Leah K. Jacobson Williams – Owner/Designer of Ruby Mae Jewelry
Ever since I was a little girl I’ve always loved adornments and making things. I would embroider wash cloths in high school and I loved gluing sequins on t-shirts. Ahh, the bedazzled 90’s. I’ve also been making gem earrings and bracelets for about ten years but had been looking for a new creative avenue to explore. In April of 2011 I attended a street fair where I saw button crafts for the first time. I loved the idea but wanted to put my own spin on it and inspiration hit while browsing at Cheap Thrills, a vintage shop in Phoenix, Arizona. There I found some beautiful vintage buttons and knew they would be perfect for a bracelet. I bought them, came home, grabbed my jewelry-making tools, spread my newly bought buttons out on the kitchen counter and got to work. The concept of Ruby Mae Jewelry was born!Aside from jewelry making I work in broadcast television. I graduated from ASU with a degree in Broadcasting & I’m currently a freelance stage manager for live televised sporting events. I mostly work Sun games but over the past 20 years I’ve worked just about every type of telecast there is. I love living in Arizona & I’m happily married to my high school sweetheart. We are raising three teenage boys who seem hungry at all times. I’m from a family of 7 kids & a long line of strong, creative women who had long, supportive marriages. I strive to make them proud and myself productive. My motto is, “Where there’s a Williams there’s a way”. Once in a while I hear my boys repeat it and I feel good knowing they are getting themselves out of a jam.
Patty Mae Snedigar Jacobson – My Mother
My Mother was born March 28, 1942 in Sidney, Montana to Eldon and Ruby Snedigar. She married Roger “Jake” Jacobson shortly after high school and together they raised 7 kids in Colorado, Oregon, Texas and Arizona. She was raised in White Sulphur Springs and Sidney Montana and Watford City, North Dakota. She was an incredible seamstress and as a teenager would buy fabric in the afternoon and whip it up into outfit to wear on a date that night. She made her own wedding dress and decided to make my wedding cake even though she had never made one before. Seventeen Betty Crocker cake boxes later we had a beautiful, tasty, 3-tier wedding cake. She believed in herself and was willing to try anything. My mom taught me many things. She was always on a tight budget but refused to sacrifice style. She could find treasure in a pile of junk at a garage sale or a thrift store and loved to re-upholster, remodel, refurbish and re purpose. She showed me creativity by making my Barbie furniture out of oatmeal and Velveeta boxes. She showed me kindness in the tone of her voice with strangers. She instilled in me the importance of giving something thoughtful to someone else. Her last Christmas with us, the gifts she gave us were objects from her home. She knew that these items would be meaningful to us, her children and grandchildren, and she included a personal note telling us why she had chosen these objects for us. My folks were married almost 50 years and their love story began when they were eleven-year old classmates. They co wrote and self published a book about their life together and raising kids. It’s titled Dimes Were Hard To Come By and it’s a real treasure to read. She had a great sense of humor and as a teen, dreamed of being an opera singer or going to New York to study fashion design. Instead, she found her true calling as a wife and mother.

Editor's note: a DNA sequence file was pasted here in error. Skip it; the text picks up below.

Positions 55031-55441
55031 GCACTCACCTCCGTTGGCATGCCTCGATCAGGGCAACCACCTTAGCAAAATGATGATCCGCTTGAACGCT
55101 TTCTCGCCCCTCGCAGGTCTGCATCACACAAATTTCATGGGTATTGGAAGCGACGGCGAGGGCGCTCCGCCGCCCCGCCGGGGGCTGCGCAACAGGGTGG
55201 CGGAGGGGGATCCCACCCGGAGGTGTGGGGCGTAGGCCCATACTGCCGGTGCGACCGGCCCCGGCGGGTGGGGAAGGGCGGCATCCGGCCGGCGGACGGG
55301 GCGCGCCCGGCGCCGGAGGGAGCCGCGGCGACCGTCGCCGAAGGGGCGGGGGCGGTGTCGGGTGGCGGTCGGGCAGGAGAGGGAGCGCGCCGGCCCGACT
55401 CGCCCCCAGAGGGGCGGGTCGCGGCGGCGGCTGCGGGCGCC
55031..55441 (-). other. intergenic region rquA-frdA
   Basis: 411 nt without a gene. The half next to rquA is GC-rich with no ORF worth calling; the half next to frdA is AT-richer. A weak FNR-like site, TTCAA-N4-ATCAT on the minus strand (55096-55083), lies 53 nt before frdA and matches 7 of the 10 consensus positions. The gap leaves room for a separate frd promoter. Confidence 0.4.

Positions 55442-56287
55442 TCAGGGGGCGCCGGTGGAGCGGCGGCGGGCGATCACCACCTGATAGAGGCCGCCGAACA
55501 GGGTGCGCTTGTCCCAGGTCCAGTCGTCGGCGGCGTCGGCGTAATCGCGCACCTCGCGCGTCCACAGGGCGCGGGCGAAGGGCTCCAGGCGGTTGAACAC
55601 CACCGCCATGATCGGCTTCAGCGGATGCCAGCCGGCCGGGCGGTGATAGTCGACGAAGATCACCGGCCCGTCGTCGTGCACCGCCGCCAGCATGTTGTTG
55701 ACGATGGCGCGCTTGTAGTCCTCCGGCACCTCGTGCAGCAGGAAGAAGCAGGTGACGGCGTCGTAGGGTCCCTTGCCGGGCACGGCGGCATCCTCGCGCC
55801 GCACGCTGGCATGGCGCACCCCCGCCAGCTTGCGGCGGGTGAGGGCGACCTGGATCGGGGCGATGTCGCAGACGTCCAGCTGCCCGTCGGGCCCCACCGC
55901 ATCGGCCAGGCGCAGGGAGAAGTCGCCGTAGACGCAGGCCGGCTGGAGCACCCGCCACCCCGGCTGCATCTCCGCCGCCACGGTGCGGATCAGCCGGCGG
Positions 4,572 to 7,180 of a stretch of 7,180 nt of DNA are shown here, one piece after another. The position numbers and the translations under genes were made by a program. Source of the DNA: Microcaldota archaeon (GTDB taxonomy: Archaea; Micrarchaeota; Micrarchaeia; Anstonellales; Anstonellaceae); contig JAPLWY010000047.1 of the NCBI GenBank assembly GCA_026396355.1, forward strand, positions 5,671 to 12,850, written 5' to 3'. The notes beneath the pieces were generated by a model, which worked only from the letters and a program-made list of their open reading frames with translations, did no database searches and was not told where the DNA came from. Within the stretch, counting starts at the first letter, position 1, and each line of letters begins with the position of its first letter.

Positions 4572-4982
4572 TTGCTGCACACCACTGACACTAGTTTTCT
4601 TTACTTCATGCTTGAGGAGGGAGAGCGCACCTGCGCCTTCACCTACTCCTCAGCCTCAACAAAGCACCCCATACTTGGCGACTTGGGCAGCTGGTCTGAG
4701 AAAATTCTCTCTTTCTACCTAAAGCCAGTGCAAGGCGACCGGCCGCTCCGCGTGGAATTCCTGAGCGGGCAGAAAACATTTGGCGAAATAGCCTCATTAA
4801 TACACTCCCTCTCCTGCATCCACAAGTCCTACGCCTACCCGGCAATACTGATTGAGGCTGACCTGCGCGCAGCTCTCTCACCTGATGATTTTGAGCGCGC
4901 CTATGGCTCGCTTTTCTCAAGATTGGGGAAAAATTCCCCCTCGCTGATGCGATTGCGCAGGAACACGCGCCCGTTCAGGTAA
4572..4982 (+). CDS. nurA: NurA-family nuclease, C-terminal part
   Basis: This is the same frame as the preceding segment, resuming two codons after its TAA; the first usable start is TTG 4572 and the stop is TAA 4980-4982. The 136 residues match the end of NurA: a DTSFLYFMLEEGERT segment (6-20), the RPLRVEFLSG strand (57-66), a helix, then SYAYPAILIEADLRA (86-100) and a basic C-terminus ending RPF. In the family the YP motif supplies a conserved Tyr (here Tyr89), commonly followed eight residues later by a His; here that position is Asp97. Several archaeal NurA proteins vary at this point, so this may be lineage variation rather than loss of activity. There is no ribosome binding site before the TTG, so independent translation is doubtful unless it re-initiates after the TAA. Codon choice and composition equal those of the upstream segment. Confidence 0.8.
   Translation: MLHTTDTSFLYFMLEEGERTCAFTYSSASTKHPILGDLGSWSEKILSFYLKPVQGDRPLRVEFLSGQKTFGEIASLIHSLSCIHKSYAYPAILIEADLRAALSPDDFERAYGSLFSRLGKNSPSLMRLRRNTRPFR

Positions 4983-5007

Ruby Ione Collins Snedigar – My Grandmother
My Grandmother was born on June 26, 1921 in Mona, Montana. She married Eldon Snedigar on September 20, 1939, in Sidney, Montana. She wore a royal-blue velvet dress and one of the wedding gifts listed in her wedding book was a water pail and dipper! What a sign of the times. Together they raised five children. Shortly after marrying my grandparents became farmers. Grandpa Eldon left farming to work construction jobs and eventually became a self employed carpenter. They had an entreprenuerial sense about themselves and bought a motel in White Sulphur Springs, Montana that Grandma Ruby ran and maintained. I remember visiting it as a child. She was known as a great cook. She canned fruits and vegetables that she grew herself in her small garden and helped with the processing of the meat that the men in the extended family hunted. She was fearless. Her youngest daughters, Carol and Debe, would sit on a tree stump outside the chicken pens while she went in to wring the neck of a chicken that she was going to cook up for dinner. My mother, Patty, would always tell us kids that her mother claimed to prefer the chicken neck over any of the other meat. Most likely she just wanted to give the best cuts of the meat to her husband and children. Though my grandmother was raised and continued to live a rustic, hard-forged life well into adulthood she was not without panache and style. She would speed along on her very own snowmobile wearing a bright red jump suit and furry hat.
She loved to wear necklaces and would throw jewelry parties in her home.She had a great love of family and was a good friend to all who met her. She had great burdens to bear as a woman with her older children in distant areas of the U.S. and the loss of her in laws and husband within four months of each other. Ruby’s strength through tough times has helped the women in this family push on through our own hard times. We are made of some pretty sturdy stuff we Snedigar/Collins/Jacobson/Williams women. We draw strength from our roots and continue to be strong, independent and forward-looking. I’m so proud to be the grandaughter of Ruby Ione Snedigar and the daughter of Patty Mae Jacobson.
Grandma Ruby in her red riding suit
Mom & Grandma Ruby in the mid 1950’s.
Written with contributions from Debe Snedigar and Amanda Jacobson. Excerpts from Grandma Rubys’ wedding album provided by Carol Anderson.